Inpatient heroin rehab
For more serious cases of addiction or dual diagnosis, or where a social support system is lacking and there is no compelling reason to seek the limited services of an outpatient rehab centre, inpatient rehab for heroin is strongly advised.
Inpatient heroin rehab centres provide far more attentive and comprehensive care – usually combining a set of evidence-based treatment approaches into one customised programme. Individual therapy sessions as well as group activities are normally included, with the client residing at the self-contained and purpose-built facility. Typical inpatient programmes last from 30 days at the very least, up to three months or longer depending on the rate of progress through the recovery effort. The cost for inpatient treatment is substantially more than that of outpatient care, although inpatient treatment leads to a greater likelihood of avoiding relapse.
How long is inpatient heroin rehab?
How successful is rehab for heroin
What to expect in a heroin rehab centre
What happens when detoxing from heroin
What drugs are used during heroin detox?
Dual diagnosis treatment
Staying clean after heroin addiction rehab
Sober living programme
How much does heroin rehab cost?
- Detox: $4,000 – $7,000 for 7 days
- Intensive outpatient programmes: $3,000 – $7,000 for 7 days
- Standard inpatient rehab: $8,000 – $30,000 for 30 days
- Luxury inpatient rehab: $40,000 – $100,000 for 30 days
- Inpatient heroin rehab in Thailand: $8,000 – $16,000 for 30 days
Private heroin addiction rehab in Thailand
What you will gain from heroin rehab programmes in Thailand
- Luxury private accommodation in a beautiful setting, with access to spa treatments and fitness facilities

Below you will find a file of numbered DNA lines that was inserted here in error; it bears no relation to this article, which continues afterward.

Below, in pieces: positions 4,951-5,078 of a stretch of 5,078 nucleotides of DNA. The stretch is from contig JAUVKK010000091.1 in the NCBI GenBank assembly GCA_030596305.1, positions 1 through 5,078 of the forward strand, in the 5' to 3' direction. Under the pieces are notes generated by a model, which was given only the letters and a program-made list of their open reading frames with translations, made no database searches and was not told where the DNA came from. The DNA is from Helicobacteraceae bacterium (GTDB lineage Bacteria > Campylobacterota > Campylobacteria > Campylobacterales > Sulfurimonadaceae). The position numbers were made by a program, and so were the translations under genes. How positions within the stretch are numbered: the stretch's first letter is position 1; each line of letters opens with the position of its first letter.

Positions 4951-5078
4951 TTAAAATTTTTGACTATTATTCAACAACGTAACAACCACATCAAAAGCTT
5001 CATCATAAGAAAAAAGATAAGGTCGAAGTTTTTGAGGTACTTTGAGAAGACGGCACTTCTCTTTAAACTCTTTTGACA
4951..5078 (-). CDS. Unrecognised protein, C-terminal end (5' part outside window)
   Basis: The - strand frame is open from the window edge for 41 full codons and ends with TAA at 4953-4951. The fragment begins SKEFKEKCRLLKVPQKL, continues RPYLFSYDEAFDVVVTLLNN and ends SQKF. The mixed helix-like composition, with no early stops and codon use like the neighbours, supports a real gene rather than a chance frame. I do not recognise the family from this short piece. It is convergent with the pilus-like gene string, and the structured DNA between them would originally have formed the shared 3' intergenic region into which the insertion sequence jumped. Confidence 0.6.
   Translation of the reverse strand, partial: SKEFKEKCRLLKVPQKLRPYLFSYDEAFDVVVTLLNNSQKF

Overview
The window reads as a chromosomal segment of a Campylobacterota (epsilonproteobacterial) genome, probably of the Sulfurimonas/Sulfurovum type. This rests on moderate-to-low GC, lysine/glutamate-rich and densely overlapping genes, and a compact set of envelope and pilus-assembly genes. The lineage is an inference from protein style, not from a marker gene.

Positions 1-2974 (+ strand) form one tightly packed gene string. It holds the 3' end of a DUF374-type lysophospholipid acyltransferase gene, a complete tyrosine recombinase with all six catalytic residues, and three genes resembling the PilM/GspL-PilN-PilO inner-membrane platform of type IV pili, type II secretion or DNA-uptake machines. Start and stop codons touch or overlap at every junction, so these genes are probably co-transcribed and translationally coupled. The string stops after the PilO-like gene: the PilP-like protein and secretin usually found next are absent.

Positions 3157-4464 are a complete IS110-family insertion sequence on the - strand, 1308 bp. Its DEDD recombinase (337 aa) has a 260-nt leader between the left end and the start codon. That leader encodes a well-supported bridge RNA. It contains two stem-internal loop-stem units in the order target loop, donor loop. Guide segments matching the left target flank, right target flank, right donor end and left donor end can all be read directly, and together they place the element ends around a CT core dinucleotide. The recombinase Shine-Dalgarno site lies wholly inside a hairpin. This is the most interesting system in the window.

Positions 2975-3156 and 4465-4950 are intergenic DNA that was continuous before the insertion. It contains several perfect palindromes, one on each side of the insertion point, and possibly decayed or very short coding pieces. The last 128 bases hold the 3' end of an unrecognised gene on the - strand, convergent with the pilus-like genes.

- Medical and psychological experts, many of whom are native English speakers
- Complete removal from your former life and the temptations that it holds
- A relaxing holiday setting with access to resort-style accommodation – perfect for recovery
- A wide range of holistic therapies such as mindfulness meditation, yoga and massage
- Secular 12-step treatment that has been adapted to suit international clients from around the world
- Opportunities to go on adventure trips and cultural excursions you’d never experience at home
- Quality treatment that meets international standards
NIDA. “Heroin.” National Institute on Drug Abuse, 8 Jun. 2018, https://www.drugabuse.gov/publications/research-reports/heroin. Accessed 3 Feb. 2020. NIDA. “Heroin.” National Institute on Drug Abuse, 21 Nov. 2019, https://www.drugabuse.gov/publications/drugfacts/heroin. Accessed 3 Feb. 2020. “Diagnostic and Statistical Manual of Mental Disorders (DSM–5).” American Psychiatric Association, www.psychiatry.org/psychiatrists/practice/dsm. NIDA. “Principles of Drug Addiction Treatment: A Research-Based Guide (Third Edition).” National Institute on Drug Abuse, 17 Jan. 2018, https://www.drugabuse.gov/publications/principles-drug-addiction-treatment-research-based-guide-third-edition. Accessed 3 Feb. 2020.